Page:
The Hunter’s Lament by Steve Pannett


Infamous bounty hunter Bitter Sweet has led his crew of like-minded miscreants for nearly three decades. They can track and capture any man or woman in the known world…for a price. But Sweet is tired. Decades of pursuing the lowest reaches that humanity has to offer have taken their toll. The grime, the lies, the danger, the death. He’s sick of it all.

But it’s the only business he knows, and business is good in the aftermath of a long and bloody war. The unstoppable armies of the Vol Empire have conquered Pratia, obliterating all opposition and occupying the kingdom’s cities as they establish a brutal new order. The Pratian king is slain in the carnage, but his son—the Crown Prince and sole heir to the throne—has vanished.

Eager to tie up the loose ends, the new Vol rulers turn to those who know the land and its people the best. Bounty hunters.

Against his better instincts, Sweet accepts the contract and sets out in search of the fugitive Crown Prince. But his crew are not alone in the hunt. Danger rides with them every step of the way. Rival gangs, Vol soldiers, deadly trackers and dark magickers are all pursuing the heir to Pratia, too.

Soon Sweet and his crew have a choice to make, hunt or be hunted?


The Hunter’s Lament is a highly character-driven grimdark book with an ending you won’t see coming. In this story we follow the old and worn down bounty hunter Bitter Sweet go for one last payout along with his crew. This is a well worn trope, but one I will probably never get tired of, and it was executed superbly by the author. The whole book was really a character study of Bitter Sweet and the members of his crew, which I found very enjoyable. The side characters didn’t get a lot of development at first, and I would have liked to see them developed even more, but as the novel progressed we do see more of each of them and what makes them tick, and this character work is the true strength of the book.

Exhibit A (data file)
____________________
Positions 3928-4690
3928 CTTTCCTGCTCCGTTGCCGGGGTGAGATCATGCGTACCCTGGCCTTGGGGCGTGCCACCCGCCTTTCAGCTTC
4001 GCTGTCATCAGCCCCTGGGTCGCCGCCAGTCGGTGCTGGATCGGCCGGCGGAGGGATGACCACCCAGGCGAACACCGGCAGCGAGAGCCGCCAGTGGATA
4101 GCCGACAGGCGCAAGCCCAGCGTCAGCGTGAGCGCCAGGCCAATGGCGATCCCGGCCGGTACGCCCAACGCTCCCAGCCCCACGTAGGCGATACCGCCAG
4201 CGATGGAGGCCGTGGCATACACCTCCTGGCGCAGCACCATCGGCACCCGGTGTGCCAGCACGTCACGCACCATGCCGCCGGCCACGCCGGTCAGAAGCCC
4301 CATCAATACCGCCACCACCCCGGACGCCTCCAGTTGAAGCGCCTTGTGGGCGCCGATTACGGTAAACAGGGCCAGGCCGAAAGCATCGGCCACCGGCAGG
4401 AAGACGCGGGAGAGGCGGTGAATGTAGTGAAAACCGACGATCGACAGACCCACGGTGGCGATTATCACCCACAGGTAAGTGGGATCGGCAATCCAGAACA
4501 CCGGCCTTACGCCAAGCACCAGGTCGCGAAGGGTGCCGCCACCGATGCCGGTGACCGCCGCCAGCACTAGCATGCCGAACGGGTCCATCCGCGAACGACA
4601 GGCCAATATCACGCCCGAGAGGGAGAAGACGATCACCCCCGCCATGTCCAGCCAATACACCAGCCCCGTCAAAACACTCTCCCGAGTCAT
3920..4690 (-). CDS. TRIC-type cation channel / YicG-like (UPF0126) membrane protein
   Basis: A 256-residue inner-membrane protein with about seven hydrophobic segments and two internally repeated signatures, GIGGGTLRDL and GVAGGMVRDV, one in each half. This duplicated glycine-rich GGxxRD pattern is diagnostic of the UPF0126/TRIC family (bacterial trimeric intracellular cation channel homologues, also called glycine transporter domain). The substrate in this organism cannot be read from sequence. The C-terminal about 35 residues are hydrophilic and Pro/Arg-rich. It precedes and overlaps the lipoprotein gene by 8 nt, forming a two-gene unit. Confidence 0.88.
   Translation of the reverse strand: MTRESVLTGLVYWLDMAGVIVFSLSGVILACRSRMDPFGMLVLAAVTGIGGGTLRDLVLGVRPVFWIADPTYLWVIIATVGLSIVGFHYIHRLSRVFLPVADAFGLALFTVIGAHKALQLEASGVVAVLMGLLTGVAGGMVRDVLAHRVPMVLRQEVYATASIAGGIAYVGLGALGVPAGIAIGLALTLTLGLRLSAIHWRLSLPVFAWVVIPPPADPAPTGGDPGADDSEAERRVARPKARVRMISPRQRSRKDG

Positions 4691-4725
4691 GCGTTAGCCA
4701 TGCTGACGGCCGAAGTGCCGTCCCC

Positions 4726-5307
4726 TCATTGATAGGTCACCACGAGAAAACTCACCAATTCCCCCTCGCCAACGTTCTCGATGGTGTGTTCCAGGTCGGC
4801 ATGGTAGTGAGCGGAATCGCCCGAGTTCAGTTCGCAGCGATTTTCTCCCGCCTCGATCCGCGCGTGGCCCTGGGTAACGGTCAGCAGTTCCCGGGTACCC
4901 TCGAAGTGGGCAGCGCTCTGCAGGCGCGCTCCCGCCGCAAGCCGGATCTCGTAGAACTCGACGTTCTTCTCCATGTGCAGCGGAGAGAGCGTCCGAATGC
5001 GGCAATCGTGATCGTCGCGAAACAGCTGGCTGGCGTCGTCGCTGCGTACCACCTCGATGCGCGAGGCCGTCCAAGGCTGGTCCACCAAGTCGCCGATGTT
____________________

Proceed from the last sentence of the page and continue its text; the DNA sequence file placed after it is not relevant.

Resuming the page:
That isn’t to say that there isn’t any action in The Hunter’s Lament, because there is plenty of that. The combat scenes were engaging and exciting, but as any good book does, the fighting really served as another way to develop the characters and help us to see different sides of them. As one would expect from a crew of bounty hunters, they are all hardened and coarse, but as we travel along with them, we see the deeper parts of their personalities buried underneath. Which makes many moments of the book hit even harder emotionally because truly nobody is safe. This is a grimdark novel in that it portrays the brutal reality of the lives the crew lead without any shine or embellishment. They hunt and kill for a living, and I can guarantee that not all of your favorite characters will make it out alive at the end.

The pacing can be pretty slow at many points of the book, with deep introspection from Bitter Sweet, punctuated by moments of fast, violent action. And I do also have to note that Bitter Sweet’s ponderings did get somewhat repetitive for me by the end, since much of them follow the same line of thought. His overall character development more than made up for this issue however. And the ending, I don’t even know what to say about it. I certainly did not see it all coming, and I don’t think you will either. It was bittersweet (get it?) in the best ways and though certainly not the ending I imagined, I can’t think of a better way it could have gone.

The worldbuilding is interesting because it is well developed, but at the same we learn very little about it. Due to the personal nature of the narrative and the short length of the book, we don’t go very deep into explanations about the world at all. There are various kingdoms, and a group of indigenous people that are fascinating. There is also very little magic for the vast majority of this book. It isn’t until the very end that magic plays any major role. None of this negatively impacted my experience at all, and it was a good choice for the story the author was writing. It did however, leave me wishing for more books in this world because there is certainly much more to it than what we saw here.

I’ve never read Abercrombie but this book reminded me of much of the praise I’ve heard about Abercrombie’s writing. As I understand it, this is a standalone novel, but I would definitely not say no to more books in this world. If you enjoy gritty, but not over the top, grimdark and character-driven low fantasy, I highly recommend this book. It is a quick read that won’t leave any reader untouched.